February 7th, 2008

KK with Kanji

A night without the net

So there my ISP goes down about 8 pm....called just to make sure it was their system and not my house or modem. 

Didn't get back on until this morning.

It also brings my phone down, since I have a vonage phone.

But I did watch part of Kagemusha. 
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KK with Kanji

Writer's Block: Cooking Lessons

Who taught you how to cook?
I began learning to cook sometime around the age of five because my mom thought that was the right thing to do.  It started out simple: scrambled eggs, fried hamburger patties, heating canned veggies, making oatmeal.  When I was six or seven, I graduated to cake mixes and helping when she was cooking things from scratch.  When I was seven, she got me my first cookbook, something made by Domino Sugar for kids, called  "Cooking with Susan."

It was an old tradition in my family to take pride in one's cooking, and everybody had a collection of showoff recipes, and as time went by, I learned from my mom and her mother the mysteries of our own showoff cooking:  how to make the family turkey dressing recipe, the potato salad recipe, the chocolate cake.  When I was 13, I got my first real cookbook, my own copy of the ca. 1968 Betty Crocker cookbook. I studied that book for hours and hours, and began to  expand beyond the normal recipes we had been cooking - curry and soups and sukiyaki and other deserts and salads soon began to enter my repetoire, replacing chicken fried steak and pot roast as I got older.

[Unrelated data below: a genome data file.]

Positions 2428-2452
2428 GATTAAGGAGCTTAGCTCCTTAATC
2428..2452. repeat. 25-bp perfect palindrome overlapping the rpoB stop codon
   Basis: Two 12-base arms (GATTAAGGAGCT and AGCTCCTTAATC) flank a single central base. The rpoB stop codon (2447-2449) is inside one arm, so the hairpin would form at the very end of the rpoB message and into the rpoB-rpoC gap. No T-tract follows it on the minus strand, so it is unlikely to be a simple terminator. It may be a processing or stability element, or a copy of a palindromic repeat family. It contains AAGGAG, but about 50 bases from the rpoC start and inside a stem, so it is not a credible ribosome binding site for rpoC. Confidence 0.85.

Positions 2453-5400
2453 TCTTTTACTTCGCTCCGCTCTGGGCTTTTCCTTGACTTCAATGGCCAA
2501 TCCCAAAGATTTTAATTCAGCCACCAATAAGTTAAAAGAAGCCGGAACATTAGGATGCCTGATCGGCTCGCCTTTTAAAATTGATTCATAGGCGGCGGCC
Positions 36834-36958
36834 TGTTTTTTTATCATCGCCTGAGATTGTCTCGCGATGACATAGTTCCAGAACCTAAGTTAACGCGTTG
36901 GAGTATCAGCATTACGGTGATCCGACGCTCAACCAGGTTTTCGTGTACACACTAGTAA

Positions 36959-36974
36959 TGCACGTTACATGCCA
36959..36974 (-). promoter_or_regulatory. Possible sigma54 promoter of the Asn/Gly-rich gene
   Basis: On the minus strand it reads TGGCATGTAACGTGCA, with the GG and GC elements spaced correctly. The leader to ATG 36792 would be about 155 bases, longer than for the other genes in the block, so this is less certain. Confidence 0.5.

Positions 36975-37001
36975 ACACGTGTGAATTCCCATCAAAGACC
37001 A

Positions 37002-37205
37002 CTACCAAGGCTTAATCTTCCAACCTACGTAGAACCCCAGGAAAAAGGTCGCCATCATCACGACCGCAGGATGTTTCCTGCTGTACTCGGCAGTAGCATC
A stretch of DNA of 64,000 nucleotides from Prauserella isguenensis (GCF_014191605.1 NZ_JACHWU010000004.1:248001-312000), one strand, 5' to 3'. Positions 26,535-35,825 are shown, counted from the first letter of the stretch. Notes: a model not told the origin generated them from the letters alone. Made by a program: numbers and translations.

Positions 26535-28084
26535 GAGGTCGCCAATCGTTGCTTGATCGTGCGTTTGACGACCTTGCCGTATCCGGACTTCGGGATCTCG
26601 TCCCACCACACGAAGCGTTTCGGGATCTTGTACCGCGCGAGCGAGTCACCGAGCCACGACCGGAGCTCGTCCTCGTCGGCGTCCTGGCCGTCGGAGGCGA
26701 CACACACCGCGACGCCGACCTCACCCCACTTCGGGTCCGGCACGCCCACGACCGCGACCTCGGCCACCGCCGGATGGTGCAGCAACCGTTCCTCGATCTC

Now I cook all sorts of things, some of which my grandma would be amazed I would even eat: miso soup and curried spinach and  stir-fry of all sorts, and tofu and pickled daikon amongst them.  But when it's holiday time, out come the old recipes: cornbread dressing with just the right touch of sage,  the traditional fruit salad, pecan pie.  Some things just don't go away.